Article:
Going off what we know already about the 3:2:1 ratio of marketing budgets – remember that for every 100 people visiting your site you want to retarget 33 of them. Most people fail at Facebook ads because they start with arbitrary monthly budgets and just run ads to cold audiences. This often leads to low sales and useless likes on your ads.
Your Ad Revenue Will Be Better Spend If Constantly Monitor Your Ads
The biggest mistake a marketer can make is switching on their ads and just letting them run until they turn off or run out of budget. You wouldn’t start cooking a delicious meal only to stop halfway through and expect it to magically do the rest of the work. Once a campaign is set up YOU MUST monitor it constantly, making changes as things work or don’t work.
Think of it more like an experiment. You’re trying to line up the right messaging, goal, target audience and creative assets to get the correct results. Some questions to have in mind include;
- What’s the frequency of the ads? Are they being shown too many times to the same people? Will it just annoy the viewer.
- Relevance Score – Is the click-through rate low on your ad? Why do you think this might be? Turn off certain platforms, placements and audiences to see if this fixes the problem.
- Are you spending more on CPC on certain audience or placements? Try channelling all your revenue into those that are working.
- What do people do once they reach your site from an ad? Are they leaving straight away? Maybe you need to create a more clear and easy to use landing page.
- Is your campaign too limited? Are you bidding higher for an audience because there’s too few people.
You need to fine tune your ads almost daily. However, ensure you let your ads build up on data before making changes. Don’t react to data if it’s only been running for 5 hours. Ensure you give a long enough period to know the results are an accurate reflection of what’s going on.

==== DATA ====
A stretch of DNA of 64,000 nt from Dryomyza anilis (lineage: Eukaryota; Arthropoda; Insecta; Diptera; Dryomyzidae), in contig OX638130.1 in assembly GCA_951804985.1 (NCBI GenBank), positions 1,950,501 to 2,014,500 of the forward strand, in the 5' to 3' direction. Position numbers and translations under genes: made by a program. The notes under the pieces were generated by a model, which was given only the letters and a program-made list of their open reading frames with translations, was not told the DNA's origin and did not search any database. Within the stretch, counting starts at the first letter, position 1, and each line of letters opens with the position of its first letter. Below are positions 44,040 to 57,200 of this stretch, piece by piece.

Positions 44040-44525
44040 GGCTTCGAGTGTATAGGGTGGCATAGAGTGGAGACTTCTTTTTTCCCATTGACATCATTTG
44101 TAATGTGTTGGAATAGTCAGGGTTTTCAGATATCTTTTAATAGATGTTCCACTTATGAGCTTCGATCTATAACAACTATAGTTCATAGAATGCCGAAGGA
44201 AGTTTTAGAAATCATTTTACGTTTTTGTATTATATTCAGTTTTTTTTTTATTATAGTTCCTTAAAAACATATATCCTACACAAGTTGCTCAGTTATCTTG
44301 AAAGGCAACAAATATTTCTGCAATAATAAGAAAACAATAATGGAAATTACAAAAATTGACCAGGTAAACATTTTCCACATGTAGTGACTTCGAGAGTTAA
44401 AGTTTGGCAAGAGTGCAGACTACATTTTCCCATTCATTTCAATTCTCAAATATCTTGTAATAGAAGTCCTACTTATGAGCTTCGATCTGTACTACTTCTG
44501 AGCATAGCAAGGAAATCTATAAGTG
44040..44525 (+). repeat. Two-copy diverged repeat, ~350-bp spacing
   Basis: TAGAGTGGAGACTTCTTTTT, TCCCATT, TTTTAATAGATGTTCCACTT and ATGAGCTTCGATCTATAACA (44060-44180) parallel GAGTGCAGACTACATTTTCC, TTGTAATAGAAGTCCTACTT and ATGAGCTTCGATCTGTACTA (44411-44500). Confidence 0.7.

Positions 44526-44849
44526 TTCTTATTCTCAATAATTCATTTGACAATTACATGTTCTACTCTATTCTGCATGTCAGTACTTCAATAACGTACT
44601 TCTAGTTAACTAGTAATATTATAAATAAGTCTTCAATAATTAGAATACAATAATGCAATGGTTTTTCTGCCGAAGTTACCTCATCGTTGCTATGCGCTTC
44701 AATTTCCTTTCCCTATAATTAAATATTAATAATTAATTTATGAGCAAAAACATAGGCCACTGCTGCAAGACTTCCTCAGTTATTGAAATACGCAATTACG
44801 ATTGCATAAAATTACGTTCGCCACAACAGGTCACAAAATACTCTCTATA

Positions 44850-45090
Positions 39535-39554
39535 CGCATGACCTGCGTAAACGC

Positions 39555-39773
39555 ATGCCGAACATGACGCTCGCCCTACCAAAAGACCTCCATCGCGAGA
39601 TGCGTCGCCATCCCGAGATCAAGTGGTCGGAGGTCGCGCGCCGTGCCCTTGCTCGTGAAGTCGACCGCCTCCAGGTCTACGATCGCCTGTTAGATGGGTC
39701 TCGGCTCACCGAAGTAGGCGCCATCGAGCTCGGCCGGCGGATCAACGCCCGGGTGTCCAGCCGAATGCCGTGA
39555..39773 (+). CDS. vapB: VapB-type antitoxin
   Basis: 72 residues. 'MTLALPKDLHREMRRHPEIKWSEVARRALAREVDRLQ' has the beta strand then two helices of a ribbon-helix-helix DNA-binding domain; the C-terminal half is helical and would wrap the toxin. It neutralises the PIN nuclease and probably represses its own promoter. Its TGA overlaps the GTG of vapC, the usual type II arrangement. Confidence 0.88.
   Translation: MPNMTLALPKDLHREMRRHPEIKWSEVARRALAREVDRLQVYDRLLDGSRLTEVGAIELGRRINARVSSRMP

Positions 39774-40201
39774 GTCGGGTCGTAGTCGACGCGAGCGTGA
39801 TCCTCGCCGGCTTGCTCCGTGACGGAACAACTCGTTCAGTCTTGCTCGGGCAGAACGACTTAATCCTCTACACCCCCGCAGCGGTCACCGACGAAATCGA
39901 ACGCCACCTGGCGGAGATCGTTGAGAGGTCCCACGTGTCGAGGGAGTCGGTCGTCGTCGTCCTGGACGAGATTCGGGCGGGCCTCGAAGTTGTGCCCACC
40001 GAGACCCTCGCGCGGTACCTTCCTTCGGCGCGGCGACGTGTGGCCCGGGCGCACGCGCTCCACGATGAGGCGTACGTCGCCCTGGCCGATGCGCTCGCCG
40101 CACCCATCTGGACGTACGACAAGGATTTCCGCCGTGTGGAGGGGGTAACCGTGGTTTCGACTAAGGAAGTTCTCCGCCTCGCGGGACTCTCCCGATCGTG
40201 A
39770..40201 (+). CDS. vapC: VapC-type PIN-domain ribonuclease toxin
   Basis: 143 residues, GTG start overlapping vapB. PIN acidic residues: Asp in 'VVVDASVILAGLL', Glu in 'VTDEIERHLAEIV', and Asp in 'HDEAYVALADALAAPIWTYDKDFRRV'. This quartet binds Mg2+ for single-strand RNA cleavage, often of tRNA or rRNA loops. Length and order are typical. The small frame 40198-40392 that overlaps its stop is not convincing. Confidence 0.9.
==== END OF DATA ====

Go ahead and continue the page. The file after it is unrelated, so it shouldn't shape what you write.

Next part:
Avoid Overspending By Using Automated Conditions
If you have a campaign that’s working extremely well for you, you want to maximise profitability. You can do this by cloning existing campaigns and increasing budget significantly for that ad set. To be clear, it doesn’t always work, but if you want to avoid risk you can turn on Facebook automated rules for your ads.
The key rules to use are turn off an ad if the spend is greater than x3 your desired Frequency, CPA or CTR. Basically if an ad starts to show too many negative results it will automatically turn off mitigating risk.
In the above example you can see that as the ad is shown to more people if the average frequency increases from 1 to 2. The ad will turn off. Or if the click through rate falls below 5%. Finally if the lifetime impressions grows greater than 8,000 the ad will switch off.
These three rules in tandem make it so that the ad can’t go drastically wrong. It’s a good idea to still keep monitoring your ads daily but at least this gives you peace of mind when you log off for the day.
How We Might Be Able To Help
Hutch offer social media training, ad creation and digital design packages to help any SME grow their business online. We can also offer support and advice on your social media strategy. Remember, things don’t happen overnight so it’s good to get professional advice for your long-term marketing strategy in order to maximise profits.
If you’d like to see how we can help your business, head over to our marketing enquiry page and tell us a little bit about what you do. We’d love to hear you.
Thanks for reading and we hope this was useful for deciding your revenue spend with Facebook ads.